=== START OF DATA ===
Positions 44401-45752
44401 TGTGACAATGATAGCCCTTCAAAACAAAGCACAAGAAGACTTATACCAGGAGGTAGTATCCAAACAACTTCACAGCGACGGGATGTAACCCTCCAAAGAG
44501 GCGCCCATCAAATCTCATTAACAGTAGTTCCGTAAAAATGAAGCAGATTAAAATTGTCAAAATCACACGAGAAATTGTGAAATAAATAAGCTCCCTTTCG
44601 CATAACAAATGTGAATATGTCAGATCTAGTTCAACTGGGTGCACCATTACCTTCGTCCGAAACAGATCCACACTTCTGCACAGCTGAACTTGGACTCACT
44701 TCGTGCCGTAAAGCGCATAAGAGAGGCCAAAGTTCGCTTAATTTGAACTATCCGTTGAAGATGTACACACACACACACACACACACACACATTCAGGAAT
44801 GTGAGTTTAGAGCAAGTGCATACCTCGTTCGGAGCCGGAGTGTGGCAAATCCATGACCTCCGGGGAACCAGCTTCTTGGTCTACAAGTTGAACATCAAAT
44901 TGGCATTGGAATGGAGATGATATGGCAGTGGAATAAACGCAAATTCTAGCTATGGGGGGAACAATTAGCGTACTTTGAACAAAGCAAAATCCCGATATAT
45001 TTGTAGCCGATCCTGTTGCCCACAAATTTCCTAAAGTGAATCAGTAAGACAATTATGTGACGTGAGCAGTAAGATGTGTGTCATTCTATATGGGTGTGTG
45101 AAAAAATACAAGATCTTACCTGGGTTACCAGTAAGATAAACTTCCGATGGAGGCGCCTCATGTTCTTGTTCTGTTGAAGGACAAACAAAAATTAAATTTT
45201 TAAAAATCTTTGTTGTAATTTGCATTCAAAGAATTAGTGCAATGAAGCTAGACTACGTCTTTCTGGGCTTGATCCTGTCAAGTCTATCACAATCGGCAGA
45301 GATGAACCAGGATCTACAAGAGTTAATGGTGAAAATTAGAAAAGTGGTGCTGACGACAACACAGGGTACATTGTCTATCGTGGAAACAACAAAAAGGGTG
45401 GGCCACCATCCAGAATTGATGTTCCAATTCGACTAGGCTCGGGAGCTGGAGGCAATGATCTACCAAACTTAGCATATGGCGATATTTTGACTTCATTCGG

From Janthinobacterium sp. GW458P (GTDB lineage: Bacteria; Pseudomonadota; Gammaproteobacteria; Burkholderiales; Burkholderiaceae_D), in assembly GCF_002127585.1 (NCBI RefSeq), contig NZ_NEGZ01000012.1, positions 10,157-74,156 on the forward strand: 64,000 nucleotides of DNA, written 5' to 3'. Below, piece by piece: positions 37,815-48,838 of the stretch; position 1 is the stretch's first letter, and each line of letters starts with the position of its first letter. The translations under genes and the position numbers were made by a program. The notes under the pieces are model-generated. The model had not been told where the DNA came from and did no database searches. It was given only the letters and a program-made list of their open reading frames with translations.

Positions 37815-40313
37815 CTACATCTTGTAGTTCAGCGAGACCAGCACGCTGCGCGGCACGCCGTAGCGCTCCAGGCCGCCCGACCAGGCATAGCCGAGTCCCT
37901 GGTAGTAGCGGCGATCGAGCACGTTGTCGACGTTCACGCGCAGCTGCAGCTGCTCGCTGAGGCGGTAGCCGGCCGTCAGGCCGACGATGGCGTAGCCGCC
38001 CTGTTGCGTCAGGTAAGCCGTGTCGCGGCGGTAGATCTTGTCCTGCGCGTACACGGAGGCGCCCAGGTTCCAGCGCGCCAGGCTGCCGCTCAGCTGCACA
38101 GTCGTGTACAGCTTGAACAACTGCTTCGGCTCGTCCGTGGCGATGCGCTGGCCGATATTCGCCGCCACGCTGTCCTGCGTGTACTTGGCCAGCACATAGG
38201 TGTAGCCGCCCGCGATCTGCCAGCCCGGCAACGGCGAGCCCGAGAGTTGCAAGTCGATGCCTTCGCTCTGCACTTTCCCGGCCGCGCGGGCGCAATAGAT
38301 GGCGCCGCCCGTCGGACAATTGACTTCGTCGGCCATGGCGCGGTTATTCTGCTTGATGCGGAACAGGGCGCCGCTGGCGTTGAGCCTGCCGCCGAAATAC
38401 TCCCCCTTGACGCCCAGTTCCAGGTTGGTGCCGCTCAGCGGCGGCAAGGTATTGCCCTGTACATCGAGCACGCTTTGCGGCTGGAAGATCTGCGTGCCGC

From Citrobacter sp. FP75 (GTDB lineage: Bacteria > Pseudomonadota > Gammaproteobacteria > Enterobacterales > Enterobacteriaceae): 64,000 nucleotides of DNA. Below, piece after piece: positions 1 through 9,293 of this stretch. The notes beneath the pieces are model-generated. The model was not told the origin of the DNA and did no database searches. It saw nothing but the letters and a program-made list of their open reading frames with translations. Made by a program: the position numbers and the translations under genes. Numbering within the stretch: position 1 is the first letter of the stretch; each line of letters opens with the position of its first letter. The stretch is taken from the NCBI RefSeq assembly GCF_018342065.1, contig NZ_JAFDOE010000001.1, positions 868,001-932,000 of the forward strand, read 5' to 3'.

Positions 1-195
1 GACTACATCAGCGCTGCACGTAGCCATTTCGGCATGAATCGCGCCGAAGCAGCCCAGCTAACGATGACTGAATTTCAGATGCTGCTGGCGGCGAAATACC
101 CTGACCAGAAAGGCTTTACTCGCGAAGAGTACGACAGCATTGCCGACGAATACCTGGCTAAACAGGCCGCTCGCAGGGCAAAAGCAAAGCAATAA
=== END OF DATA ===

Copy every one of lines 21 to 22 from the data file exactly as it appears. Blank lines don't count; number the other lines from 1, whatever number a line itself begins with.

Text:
38401 TCCCCCTTGACGCCCAGTTCCAGGTTGGTGCCGCTCAGCGGCGGCAAGGTATTGCCCTGTACATCGAGCACGCTTTGCGGCTGGAAGATCTGCGTGCCGC

From Citrobacter sp. FP75 (GTDB lineage: Bacteria > Pseudomonadota > Gammaproteobacteria > Enterobacterales > Enterobacteriaceae): 64,000 nucleotides of DNA. Below, piece after piece: positions 1 through 9,293 of this stretch. The notes beneath the pieces are model-generated. The model was not told the origin of the DNA and did no database searches. It saw nothing but the letters and a program-made list of their open reading frames with translations. Made by a program: the position numbers and the translations under genes. Numbering within the stretch: position 1 is the first letter of the stretch; each line of letters opens with the position of its first letter. The stretch is taken from the NCBI RefSeq assembly GCF_018342065.1, contig NZ_JAFDOE010000001.1, positions 868,001-932,000 of the forward strand, read 5' to 3'.